In 2015, VT is pleased to announce our entry into home. Our motto has always been image, identity, clarity, and defining your style type gives you a place to begin. Once you have reached that clarity, it is a natural evolution to translate that into your environment as an expression of your authentic self.
Designing your home based on your style type (or at least infusing the elements) allows you to create the perfect space that represents the best version of you. Join us each week as we share our point of view on the incredible world of interior design, applying our principles and philosophies to everything from art and architecture to current trends and designers.
I love the chaise because it is not only functional and comfortable, but also incredibly sculptural and can be the perfect addition to a large room or nook in your home. Early renditions of the chaise date back to the 18th century Rococo era and were more heavily embellished than these versions I am going to share with you.
The form represents a lifestyle of leisure and opulence and it is interesting to trace how our idea of leisure has evolved over the past three hundred years. Now get ready to be inspired by some of my favorite pieces by clicking through the images below.
The “Erica Chaise” (below) was named after Vladimir Kagan’s wife whom he affectionately claims was his best friend and worst enemy rolled into one. The modernist design of the piece is incredibly clean and minimalistic and appears to float on a Lucite X frame. Following the futuristic look of the 1960s this was the perfect launch into the 1970s. The lines are feminine and streamline and its modernist form is completely functional. Contrary to the traditionally feminine chaise, this is extremely masculine due to its simplicity and hard cross Lucite base.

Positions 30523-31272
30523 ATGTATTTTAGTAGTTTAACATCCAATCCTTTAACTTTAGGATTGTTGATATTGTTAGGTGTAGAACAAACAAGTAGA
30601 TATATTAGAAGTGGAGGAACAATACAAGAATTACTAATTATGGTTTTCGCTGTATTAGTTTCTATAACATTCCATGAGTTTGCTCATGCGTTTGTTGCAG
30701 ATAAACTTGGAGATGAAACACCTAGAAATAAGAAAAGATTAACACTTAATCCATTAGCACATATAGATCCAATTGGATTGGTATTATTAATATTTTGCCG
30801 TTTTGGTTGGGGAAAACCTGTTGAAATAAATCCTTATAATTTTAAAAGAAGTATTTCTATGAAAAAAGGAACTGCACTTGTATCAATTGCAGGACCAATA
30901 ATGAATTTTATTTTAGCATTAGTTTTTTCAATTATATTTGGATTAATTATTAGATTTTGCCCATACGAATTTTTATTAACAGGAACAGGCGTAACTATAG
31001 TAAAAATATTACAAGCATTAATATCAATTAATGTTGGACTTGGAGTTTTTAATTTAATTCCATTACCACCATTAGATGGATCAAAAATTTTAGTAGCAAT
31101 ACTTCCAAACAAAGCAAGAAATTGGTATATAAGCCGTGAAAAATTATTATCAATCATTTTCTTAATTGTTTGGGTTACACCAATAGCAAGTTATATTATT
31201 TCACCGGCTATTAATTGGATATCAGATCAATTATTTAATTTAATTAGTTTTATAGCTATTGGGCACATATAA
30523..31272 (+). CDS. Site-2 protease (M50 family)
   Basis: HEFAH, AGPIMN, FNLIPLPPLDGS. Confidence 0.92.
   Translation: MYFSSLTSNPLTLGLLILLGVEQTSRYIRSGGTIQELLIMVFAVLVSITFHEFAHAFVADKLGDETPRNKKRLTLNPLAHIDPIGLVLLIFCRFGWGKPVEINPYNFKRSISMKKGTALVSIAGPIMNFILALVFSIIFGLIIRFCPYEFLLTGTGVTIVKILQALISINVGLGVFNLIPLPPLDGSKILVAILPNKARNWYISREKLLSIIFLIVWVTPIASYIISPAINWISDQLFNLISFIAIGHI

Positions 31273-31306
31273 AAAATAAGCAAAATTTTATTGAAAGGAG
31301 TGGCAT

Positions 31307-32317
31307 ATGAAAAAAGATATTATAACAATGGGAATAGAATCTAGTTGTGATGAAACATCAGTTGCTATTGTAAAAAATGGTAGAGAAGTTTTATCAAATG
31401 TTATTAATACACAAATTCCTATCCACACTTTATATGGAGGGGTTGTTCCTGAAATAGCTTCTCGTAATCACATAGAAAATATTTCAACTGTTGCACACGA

The opposite end of the spectrum from Kagan’s clean Erica is the Pantonova Chaise by Verner Panton circa 1971. A playful execution and can be found in many “Panton” colors.
This mid-century modern piece by Robsjohn-Gibbings for Widdicomb Furniture Company circa 1954 is comfortable, elegant and clean from every angle.
This Milo Baughman Chaise Longue from the 1970s is mostly found in black leather and is extremely comfortable with the tufted detail.
The concept of the chaise as we see it here dates back to Le Corbusier’s Grand Comfort piece that was a modernist reply to the basic club chair. It was constructed from a steel frame and incorporated chrome and upholstery. It was manufactured by Cassina and designed by Pierre Jeanneret and Charlotte Perriand in 1928 with the aim of putting man back into the center of design of form and function.
This teakwood piece from Belgium is incredibly sculptural and may serve as the perfect chaise for our bohemian or even avant-garde style type.
This piece was referred to as a Duchesse Brisée or Broken Duchess meaning “Two pieces.”
You can find most of these beautiful pieces for purchase on 1st Dibs.